He gave no testimony himself to sustain his claim that there had previously been a break in the porcelain of the toilet that would have been plain to be seen and that rendered it dangerous to use, but called witnesses who after the accident saw a place at the back of the bowl where a piece some two inches by three was missing and the remaining surface indicated to them an old break at the point where one of the hinge bolts of the seat passed through. Some slivers of porcelain were found on the floor which were evidently broken off by the force of the impact of plaintiff's body against the side of the seat. The large piece, if there was one, was not found.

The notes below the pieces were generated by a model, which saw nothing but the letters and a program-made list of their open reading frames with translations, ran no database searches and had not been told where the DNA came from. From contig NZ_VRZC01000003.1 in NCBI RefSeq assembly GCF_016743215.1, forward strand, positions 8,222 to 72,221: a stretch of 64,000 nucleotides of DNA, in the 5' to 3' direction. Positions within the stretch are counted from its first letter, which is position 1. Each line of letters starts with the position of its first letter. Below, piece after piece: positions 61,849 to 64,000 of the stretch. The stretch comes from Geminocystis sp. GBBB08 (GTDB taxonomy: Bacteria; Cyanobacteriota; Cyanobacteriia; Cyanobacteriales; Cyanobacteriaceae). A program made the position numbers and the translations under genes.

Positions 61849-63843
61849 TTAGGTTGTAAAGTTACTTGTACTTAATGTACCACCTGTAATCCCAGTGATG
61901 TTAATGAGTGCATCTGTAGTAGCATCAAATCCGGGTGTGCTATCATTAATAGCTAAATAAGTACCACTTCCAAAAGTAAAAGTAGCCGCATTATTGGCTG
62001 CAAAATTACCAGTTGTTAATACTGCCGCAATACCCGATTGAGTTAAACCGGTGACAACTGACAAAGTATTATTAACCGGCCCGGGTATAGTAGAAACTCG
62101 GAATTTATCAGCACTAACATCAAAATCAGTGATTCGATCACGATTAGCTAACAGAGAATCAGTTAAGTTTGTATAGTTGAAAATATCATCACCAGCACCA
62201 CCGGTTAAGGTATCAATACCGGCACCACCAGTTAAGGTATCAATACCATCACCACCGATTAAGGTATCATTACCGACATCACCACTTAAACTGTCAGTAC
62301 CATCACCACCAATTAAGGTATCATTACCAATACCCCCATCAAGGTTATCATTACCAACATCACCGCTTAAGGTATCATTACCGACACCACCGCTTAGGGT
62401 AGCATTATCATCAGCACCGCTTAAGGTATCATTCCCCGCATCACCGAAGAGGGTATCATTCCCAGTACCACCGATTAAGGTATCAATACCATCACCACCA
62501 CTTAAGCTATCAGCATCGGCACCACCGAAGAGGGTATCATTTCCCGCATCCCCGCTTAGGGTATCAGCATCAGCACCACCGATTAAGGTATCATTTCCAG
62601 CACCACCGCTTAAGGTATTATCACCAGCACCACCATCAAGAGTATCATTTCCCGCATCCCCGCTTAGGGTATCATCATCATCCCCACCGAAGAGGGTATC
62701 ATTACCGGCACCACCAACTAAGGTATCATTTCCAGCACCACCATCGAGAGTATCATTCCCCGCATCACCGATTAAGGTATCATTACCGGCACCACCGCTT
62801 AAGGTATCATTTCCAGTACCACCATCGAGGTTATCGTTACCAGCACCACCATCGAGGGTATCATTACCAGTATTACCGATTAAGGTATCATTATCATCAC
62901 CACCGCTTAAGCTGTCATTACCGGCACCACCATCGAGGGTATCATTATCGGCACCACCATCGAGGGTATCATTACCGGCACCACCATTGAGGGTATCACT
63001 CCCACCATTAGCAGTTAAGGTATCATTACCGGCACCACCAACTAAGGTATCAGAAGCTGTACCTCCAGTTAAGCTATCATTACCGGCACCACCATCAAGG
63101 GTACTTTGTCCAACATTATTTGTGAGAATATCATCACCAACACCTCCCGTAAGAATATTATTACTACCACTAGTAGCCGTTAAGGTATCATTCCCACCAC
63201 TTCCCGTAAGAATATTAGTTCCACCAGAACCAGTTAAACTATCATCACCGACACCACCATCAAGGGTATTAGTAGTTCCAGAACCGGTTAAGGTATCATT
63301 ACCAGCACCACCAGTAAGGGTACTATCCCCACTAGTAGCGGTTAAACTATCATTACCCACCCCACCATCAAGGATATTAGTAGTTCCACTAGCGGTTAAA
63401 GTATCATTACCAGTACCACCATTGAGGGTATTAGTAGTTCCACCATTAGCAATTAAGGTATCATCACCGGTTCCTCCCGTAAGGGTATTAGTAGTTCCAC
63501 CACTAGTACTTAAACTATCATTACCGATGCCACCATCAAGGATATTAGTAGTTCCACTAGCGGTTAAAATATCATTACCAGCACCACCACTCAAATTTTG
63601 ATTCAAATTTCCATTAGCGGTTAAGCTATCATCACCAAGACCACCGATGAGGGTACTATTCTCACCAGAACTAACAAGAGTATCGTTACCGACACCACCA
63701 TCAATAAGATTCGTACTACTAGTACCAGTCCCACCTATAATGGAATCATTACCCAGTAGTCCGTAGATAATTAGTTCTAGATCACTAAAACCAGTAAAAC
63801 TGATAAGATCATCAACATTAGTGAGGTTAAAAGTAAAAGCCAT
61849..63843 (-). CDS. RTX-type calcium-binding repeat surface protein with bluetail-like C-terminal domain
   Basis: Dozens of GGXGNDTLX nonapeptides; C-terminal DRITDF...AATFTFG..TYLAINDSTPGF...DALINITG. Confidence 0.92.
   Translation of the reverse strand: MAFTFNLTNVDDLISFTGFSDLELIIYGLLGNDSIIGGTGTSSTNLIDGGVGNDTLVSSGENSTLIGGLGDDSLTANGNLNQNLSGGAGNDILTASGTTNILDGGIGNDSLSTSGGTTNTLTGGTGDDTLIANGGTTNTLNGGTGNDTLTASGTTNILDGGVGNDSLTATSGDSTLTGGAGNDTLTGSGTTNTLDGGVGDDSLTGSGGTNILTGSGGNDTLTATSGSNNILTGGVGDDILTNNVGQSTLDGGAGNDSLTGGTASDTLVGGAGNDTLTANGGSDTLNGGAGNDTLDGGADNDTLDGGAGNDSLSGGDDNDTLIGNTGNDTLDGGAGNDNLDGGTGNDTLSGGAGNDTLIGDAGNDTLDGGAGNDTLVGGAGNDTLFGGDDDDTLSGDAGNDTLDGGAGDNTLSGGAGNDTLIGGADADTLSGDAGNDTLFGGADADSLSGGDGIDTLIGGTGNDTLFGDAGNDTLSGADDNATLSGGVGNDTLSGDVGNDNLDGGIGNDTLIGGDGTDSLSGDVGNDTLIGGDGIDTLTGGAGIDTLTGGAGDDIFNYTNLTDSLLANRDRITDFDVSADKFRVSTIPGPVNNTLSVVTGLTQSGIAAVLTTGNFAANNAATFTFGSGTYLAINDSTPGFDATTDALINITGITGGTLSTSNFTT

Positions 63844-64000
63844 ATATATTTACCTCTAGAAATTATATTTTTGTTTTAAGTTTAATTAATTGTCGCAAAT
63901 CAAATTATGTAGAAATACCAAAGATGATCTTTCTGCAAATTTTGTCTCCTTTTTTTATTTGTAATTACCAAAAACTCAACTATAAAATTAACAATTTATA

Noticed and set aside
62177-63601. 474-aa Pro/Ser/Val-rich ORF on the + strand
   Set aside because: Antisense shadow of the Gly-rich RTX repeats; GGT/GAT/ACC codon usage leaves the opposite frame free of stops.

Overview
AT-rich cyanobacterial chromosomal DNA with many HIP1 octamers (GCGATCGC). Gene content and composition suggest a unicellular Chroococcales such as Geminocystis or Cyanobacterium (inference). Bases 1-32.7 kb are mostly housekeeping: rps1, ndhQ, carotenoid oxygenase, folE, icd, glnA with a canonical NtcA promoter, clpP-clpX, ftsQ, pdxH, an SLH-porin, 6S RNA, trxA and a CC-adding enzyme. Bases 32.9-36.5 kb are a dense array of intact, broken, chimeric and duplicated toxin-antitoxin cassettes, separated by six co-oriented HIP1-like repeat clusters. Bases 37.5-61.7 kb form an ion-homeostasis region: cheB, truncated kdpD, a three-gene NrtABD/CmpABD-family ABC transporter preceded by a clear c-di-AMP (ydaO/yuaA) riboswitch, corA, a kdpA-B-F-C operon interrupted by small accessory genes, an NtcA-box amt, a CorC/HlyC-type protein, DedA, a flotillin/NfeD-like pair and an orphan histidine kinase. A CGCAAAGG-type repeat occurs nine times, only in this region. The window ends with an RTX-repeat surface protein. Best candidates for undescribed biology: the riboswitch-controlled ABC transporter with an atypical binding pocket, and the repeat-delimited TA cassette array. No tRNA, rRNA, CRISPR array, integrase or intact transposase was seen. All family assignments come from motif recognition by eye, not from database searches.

The defendant contended at the trial and now insists that the plaintiff's own account of how he came to break the seat off of the toilet in the hotel bath room and to injure himself shows that he was subjecting the toilet to a strain for which it was not intended and so was guilty of negligence contributing to his injuries. The proven use of the toilet by the plaintiff and those he invited to his room over the period of nineteen days without any indication of any defect in it, considered with the evidence that no notice of any such defect resulted from the hotel practice of requiring inspections and reports of any discovered defects, demonstrate that prior to the misuse of it on the 14th of February, 1950, the toilet could be and was safely used in the ordinary way for which it was designed and intended. But plaintiff's testimony precluded any inference that he was so using it when he broke the seat off of it and injured himself. He stressed that it was an old fashioned toilet seat which according to common knowledge sets down flat on the rim of the toilet bowl and is meant to hold the weight of a body pressing downwards upon it. But it is equally common knowledge that such seats hinged on the brittle porcelain parts are not meant to resist the pressure of weights thrust against them from the side as plaintiff admits he did in this instance. If, as he says, he had both or even one of his feet over the wall of the shower well, he was entirely out of position to use the toilet the way it was meant to be used, even if he proceeded deliberately instead of proceeding as he says he did, in haste and while his body was all wet from the shower.